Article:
FCCA president warns PM: GPH deal will jeopardize cruise business

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A letter from the president of the Florida Caribbean Cruise Association (FCCA) dated 19 February 2019 has warned Prime Minister Gaston Browne and Tourism Minister Charles “Max” Fernandez that the Global Ports Holdings agreement will adversely affect Antigua and Barbuda’s cruise tourism business.
In the letter, FCCA president Michele Paige informed the government that the deal with Global Ports, named “the Company” in the letter, will price numerous cruise lines out of Antigua and Barbuda as a destination.
“On behalf of the FCCA Member Lines, we … praise the initiative to secure new pier works that will accommodate larger ships and product enhancements to improve passenger experience that will put Antigua and Barbuda in a strong position to lift with the cruise industry’s rising tide… however, as structured, the agreement for the works would likely severely lower that ceiling and jeopardize current levels by pricing out numerous cruise lines,” Paige wrote.
She stated that, under the deal, the Variable Concession Fee and Cruise Passenger Charge alone would be more than the port charges currently offered by most Caribbean countries.
“The Variable Concession Fee and Cruise Passenger Charge alone—being awarded directly to the Government—are more than all port charges in most Caribbean ports, and that excludes the Port Charges going to the Company, which will also likely increase, including a Security Fee to be implemented in 2020,” she said.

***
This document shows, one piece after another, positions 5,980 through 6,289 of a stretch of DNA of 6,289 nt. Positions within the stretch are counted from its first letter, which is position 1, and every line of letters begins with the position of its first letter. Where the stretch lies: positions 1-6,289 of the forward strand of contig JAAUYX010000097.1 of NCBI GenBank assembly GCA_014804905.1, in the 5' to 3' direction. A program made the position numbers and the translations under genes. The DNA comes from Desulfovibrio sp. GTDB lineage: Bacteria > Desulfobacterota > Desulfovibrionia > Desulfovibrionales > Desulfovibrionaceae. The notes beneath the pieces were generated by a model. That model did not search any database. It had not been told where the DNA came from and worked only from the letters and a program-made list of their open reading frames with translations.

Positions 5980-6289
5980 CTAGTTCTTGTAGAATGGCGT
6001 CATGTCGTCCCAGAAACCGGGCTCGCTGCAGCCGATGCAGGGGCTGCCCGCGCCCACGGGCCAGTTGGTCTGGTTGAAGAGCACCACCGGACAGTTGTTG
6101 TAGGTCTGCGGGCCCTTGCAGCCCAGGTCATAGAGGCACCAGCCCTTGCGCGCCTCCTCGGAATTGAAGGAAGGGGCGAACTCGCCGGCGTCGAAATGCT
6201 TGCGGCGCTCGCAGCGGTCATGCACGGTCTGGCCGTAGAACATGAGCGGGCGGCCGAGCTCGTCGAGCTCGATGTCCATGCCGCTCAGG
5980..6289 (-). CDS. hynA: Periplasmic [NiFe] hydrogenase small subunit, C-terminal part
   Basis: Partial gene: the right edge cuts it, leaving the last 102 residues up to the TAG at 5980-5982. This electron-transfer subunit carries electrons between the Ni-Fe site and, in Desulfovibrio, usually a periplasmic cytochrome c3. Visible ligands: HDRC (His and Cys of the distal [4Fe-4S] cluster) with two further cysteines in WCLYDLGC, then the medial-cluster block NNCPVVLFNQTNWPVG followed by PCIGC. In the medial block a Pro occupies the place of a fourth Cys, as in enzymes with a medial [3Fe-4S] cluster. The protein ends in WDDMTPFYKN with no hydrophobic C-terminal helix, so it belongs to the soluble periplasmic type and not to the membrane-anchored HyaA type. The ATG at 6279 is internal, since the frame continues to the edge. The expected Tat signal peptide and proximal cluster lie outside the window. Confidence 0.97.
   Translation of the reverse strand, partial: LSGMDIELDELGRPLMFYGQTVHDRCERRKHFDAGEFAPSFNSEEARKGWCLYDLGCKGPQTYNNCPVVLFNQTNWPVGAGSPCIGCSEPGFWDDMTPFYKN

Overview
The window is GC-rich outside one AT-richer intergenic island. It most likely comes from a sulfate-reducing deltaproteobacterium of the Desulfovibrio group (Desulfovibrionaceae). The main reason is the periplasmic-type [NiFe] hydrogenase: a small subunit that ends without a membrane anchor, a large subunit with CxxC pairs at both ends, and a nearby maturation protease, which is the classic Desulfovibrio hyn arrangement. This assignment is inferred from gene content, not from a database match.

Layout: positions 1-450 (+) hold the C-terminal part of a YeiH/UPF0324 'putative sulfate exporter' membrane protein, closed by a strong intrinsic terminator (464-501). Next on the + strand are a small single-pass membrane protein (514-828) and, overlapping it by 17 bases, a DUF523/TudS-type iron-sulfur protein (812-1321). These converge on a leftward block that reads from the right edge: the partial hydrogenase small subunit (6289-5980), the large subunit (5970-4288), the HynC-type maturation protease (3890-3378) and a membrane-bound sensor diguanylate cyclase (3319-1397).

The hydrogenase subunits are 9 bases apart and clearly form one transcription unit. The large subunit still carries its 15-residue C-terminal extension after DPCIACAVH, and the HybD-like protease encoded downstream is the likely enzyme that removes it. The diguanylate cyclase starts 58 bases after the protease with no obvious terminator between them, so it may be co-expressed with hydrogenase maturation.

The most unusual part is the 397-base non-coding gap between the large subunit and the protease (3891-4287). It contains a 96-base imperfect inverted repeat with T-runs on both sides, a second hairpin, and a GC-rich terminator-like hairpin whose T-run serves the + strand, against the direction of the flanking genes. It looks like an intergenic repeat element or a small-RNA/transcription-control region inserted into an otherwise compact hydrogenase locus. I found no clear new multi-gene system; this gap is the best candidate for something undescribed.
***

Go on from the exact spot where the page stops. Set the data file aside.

Paige said that while the government’s aim is to ensure long-term economic stability, the implications arising from the deal will cause cruise lines to re-evaluate their itinerary planning decisions.
“Though we certainly endorse the Government’s aim to secure its long-term economic future, consider the implications that these exorbitant increases could have. Even in the short-term, the costs in 2019 and 2020 would greatly impact cruise lines because those costs would cause many lines to reevaluate their itinerary planning decisions moving forward,” she said, adding, “Many of the cruise calls within that window have already been confirmed and sold at the past prices, which would likely lead to a loss for those cruise lines.”
She added that she hoped the government regarded their partnership with the respect as the FCCA does, and did not realize the implications of the increases.
“Cruise tourism’s true positive impact in destinations comes by our guests experiencing and spending money in the destination – and if passenger spending on the island were to perform at the 2018 BREA study overall average, that would have added $18.5 million in direct expenditures.”
Paige, in the letter, questioned the reasons for the agreement to focus on duty-free shopping, instead of looking for new opportunities to develop the cruise product.
“There are opportunities to increase that spending with a project like this, especially as guests’ interest in engaging experiences continue to grow, but it is surprising that the agreement appears fixed on items like duty-free shopping—which has lost favor with consumer sentiment—and awards tax exemptions and other profit allowances for the retail and rent components, along with numerous other exemptions and incentives for the Company even at the possible detriment of cruise tourism,” she said.

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